In North Korea, “Dear Leader” Kim Jong-il is a megalomaniac dictator who sees nuclear weapons and missile development as more pressing needs than the care and feeding of his people.

Here, Kim has had a better fate than Hussein. Much of this likely has to do with the fact that he actually has nuclear weapons — something Hussein could only dream about. Though his tests seemed to fizzle, they were nukes nonetheless, and the United States and four other interested nations have been negotiating with Kim's acolytes for years.

With the symbolic implosion of a cooling tower at North Korea's nuclear fuel processing facility, a potential crisis seems to have been avoided.

The third leg of the Axis is Iran, with which the United States has had poor relations for nearly 30 years. The big question is, what to do with Iran?

Iran has cycled through a procession of leaders, both political and religious, over the last 30 years, and so it is hard to point a finger at a single individual to rally public opinion. Iran, though, seems intent on drawing that attention to itself.

Whether it is direct threats to shipping in the Persian Gulf or the Straits of Hormuz, issuance of threats against the United States and Israel (including banners declaring “Death to America!” and “Death to Israel!” in military parades), or the recent test-firing of missiles capable of reaching Israel (going so far as to use PhotoShop to make it look like more missiles were fired than actually were), Iran's saber rattling seems designed to provoke a response.

Though the Bush administration correctly says that a military option is always on the table, my sincere hope is that we take the tack that we took with North Korea.

Unfortunately, preventing a conflict is not going to be easy. Iran is deliberately making Israel feel like it is backed into a corner. Iran's unfortunate and irrational animosity toward Israel could be its undoing, and the undoing of any chance for peace in the region.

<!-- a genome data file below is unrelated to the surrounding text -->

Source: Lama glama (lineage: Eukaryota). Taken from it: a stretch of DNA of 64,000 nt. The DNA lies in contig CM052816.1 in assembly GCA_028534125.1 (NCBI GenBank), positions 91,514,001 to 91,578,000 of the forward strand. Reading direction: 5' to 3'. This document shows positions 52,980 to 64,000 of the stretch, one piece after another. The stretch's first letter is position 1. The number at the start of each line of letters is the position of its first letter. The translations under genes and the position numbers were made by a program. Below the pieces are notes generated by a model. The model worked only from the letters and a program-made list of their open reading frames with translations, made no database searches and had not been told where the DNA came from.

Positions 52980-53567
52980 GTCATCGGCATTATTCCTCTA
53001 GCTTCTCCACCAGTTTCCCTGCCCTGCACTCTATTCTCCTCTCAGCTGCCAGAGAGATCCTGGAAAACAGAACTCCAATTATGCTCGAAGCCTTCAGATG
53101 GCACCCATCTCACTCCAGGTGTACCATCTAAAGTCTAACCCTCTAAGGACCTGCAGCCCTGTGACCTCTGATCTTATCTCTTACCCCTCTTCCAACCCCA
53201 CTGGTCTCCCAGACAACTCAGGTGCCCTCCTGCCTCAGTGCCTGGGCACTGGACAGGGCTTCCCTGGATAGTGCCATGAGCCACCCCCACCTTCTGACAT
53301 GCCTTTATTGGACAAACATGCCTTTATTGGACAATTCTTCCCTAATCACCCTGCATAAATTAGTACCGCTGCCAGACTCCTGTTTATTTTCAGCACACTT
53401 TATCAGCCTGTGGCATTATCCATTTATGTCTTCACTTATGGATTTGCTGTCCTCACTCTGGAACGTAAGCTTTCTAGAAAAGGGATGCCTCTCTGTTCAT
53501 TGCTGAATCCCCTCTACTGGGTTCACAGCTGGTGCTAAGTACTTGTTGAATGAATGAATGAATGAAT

Equally unfortunate, diplomacy is not seen as one the Bush administration's strong points.

On this one, though, we can't wait for an Obama administration. This is something Bush will have to deal with in his waning time.

If Iraq was the only example we had, I would not be confident that Bush could fix this one without force. But with the example of North Korea added to the picture, I think we have at least even odds of averting crisis.

Our troops, and civilian populations in Israel and Iran, would not be able to tell the difference between a declared war and an undeclared war. The result in either case is invariably death and destruction. For this last leg of the Axis of Evil, hopefully diplomacy will be the weapon of choice.

Steve Mount has been a Williston resident since 1996. He is a software engineer at GE Healthcare and is devoted to his family, his country and his Constitution. You can reach Steve at or read his blog at